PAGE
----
The highlight for me, though, is probably the screen. It’s the brightest screen I’ve ever seen on a Chromebook. HP claims that it reaches 1,200 nits, and cranking it all the way up certainly caused significant pain to my eyes. The 2560 x 1600 (16:10) resolution also makes for a nice viewing experience. And the panel supports adaptive lighting based on your environment. (I didn’t really notice this happening, but perhaps that’s the point.) Again, this is a dream for movie watching and would certainly be my Chromebook of choice for outdoor work.

The HP Dragonfly Pro Chromebook displaying The Verge homepage.
HP calls it an “ultrabright light-adapting touchscreen.”
A charger plugged into the HP Dragonfly Pro Chromebook.
It charges over USB-C (because that’s the only option).

Humorously, this Chromebook (which is $999 for the Core i5-1235U, 16GB of RAM, and 256GB of storage in my test unit) actually has a brighter and higher-resolution screen, higher-tech webcam, jazzier keyboard, and better port selection than the Windows version of the Dragonfly Pro, which starts at several hundred dollars more.

The HP Dragonfly Chromebook keyboard.
HP’s Dragonfly PCs often have a vertical row of hotkeys on the side of their keyboard, but this Chromebook doesn’t.

The issues are within

I have no complaints about the 1235U’s performance. It handled everything I needed it to. I was generally working with three to four apps open and around a dozen Chrome tabs. I continue to run into glitches here and there with ChromeOS — for example, the Spotify and Messenger Android apps were freezing all over the place, very slow to update, wouldn’t close, and wouldn’t resize — but I assume that if you’re considering buying a Chromebook, you’ve decided that you’re fine with those limitations.

The only time I heard fan noise was when I was trying to stream a Spotify playlist overtop the aforementioned load while running an external display. The keyboard was often warm, and the keys in the center occasionally toed the “uncomfortable” line, but nothing caught fire.

This Chromebook has a brighter and higher-resolution screen, higher-tech webcam, and better port selection than the Windows version of the Dragonfly Pro

As I mentioned, the first Dragonfly Pro unit I received had truly abysmal battery life. The second unit did much better, averaging just under six and a half hours. Now, there have also been a few Chrome OS updates since then, and some of the apps I use regularly have also had updates of their own, so it’s hard to know how much of this improvement was on the software side and how much can be attributed to different hardware. Regardless, I’m much happier with the second unit’s result.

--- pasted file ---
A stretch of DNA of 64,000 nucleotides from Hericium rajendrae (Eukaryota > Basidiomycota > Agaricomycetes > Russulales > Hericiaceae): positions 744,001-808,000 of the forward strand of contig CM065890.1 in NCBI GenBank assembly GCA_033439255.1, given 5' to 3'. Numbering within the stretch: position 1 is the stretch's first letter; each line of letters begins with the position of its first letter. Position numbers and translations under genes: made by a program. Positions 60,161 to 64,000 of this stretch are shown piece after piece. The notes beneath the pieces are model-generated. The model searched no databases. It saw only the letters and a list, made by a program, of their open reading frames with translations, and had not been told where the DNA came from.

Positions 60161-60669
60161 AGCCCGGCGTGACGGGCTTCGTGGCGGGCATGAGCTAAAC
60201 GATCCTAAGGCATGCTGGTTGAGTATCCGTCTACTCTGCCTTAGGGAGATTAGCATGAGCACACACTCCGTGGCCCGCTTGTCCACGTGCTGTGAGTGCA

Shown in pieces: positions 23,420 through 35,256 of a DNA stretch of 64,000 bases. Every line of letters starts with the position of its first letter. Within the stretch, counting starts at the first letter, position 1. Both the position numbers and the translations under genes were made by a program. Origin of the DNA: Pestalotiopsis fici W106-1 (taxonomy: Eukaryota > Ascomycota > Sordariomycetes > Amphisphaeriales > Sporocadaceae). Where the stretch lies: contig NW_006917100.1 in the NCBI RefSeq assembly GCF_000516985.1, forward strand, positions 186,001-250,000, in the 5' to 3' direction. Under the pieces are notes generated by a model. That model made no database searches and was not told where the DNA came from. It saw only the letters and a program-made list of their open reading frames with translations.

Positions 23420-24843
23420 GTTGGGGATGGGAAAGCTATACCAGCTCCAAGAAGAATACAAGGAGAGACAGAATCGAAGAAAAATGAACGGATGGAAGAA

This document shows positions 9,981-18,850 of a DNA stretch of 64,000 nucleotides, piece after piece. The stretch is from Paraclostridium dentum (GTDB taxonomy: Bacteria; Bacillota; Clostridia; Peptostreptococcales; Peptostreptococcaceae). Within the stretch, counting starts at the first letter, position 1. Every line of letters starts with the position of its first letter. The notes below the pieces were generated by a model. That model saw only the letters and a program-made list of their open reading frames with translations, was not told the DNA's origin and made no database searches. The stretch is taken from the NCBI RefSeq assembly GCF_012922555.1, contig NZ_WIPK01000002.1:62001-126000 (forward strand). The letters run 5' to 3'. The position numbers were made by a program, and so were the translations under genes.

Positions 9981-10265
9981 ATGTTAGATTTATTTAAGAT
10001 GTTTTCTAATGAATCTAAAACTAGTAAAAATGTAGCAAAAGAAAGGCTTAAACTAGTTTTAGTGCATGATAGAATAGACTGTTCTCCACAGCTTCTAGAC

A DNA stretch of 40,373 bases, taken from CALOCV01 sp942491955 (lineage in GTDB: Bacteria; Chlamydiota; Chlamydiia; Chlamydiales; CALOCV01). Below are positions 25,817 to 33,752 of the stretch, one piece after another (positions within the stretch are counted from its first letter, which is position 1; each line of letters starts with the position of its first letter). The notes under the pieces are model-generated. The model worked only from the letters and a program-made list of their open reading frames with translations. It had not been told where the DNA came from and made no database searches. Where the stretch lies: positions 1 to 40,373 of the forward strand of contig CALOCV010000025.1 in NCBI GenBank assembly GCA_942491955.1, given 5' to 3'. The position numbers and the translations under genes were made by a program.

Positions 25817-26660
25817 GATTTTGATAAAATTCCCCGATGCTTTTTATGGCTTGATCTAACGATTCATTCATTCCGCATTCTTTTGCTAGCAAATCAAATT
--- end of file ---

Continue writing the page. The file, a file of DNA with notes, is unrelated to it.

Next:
The speaker on the left side of the Dragonfly Pro Chromebook.
Good speakers. They’re good!

Nonetheless, this battery life is still not quite what I’d consider to be all-day, and it’s dwarfed by what we see from some of our best Chromebook picks, including the CX5 and Lenovo’s Chromebook Duet 5. I’m happy to see six and a half from something at, say, the Chromebook Duet 3’s $369 price, but I think a Chromebook with a thousand-dollar asking price (which is MacBook territory, and this isn’t a business oriented Chromebook where we’d expect companies to be footing the bill) should basically be exceptional in every way, and this is still an unexceptional result. Battery life is a quality-of-life issue for many people in a way few other features are.

I’ll say this for the Dragonfly Pro Chromebook: It offers an eclectic combination of features that you won’t find in any other Chromebook on the market. The Elite Dragonfly Chromebook was good; this is equally funky but more affordable.

I love using Chromebooks like this. It’s a really nice machine, and the RGB keyboard (while basic) is a unique offering that some customers will certainly jump at. But I think to earn a $999 price (which is as expensive as any consumer-facing Chromebook I’ve tested in recent memory) it should be blowing the market out of the water in every category. The connectivity limits and the okay-but-not-great battery life, combined with the weight that is somewhat hefty for this category, mean it doesn’t quite get there for me.

Update, 1:00pm ET, May 11th, 2023: Updated with impressions from a second unit. See reviewer’s note for more details.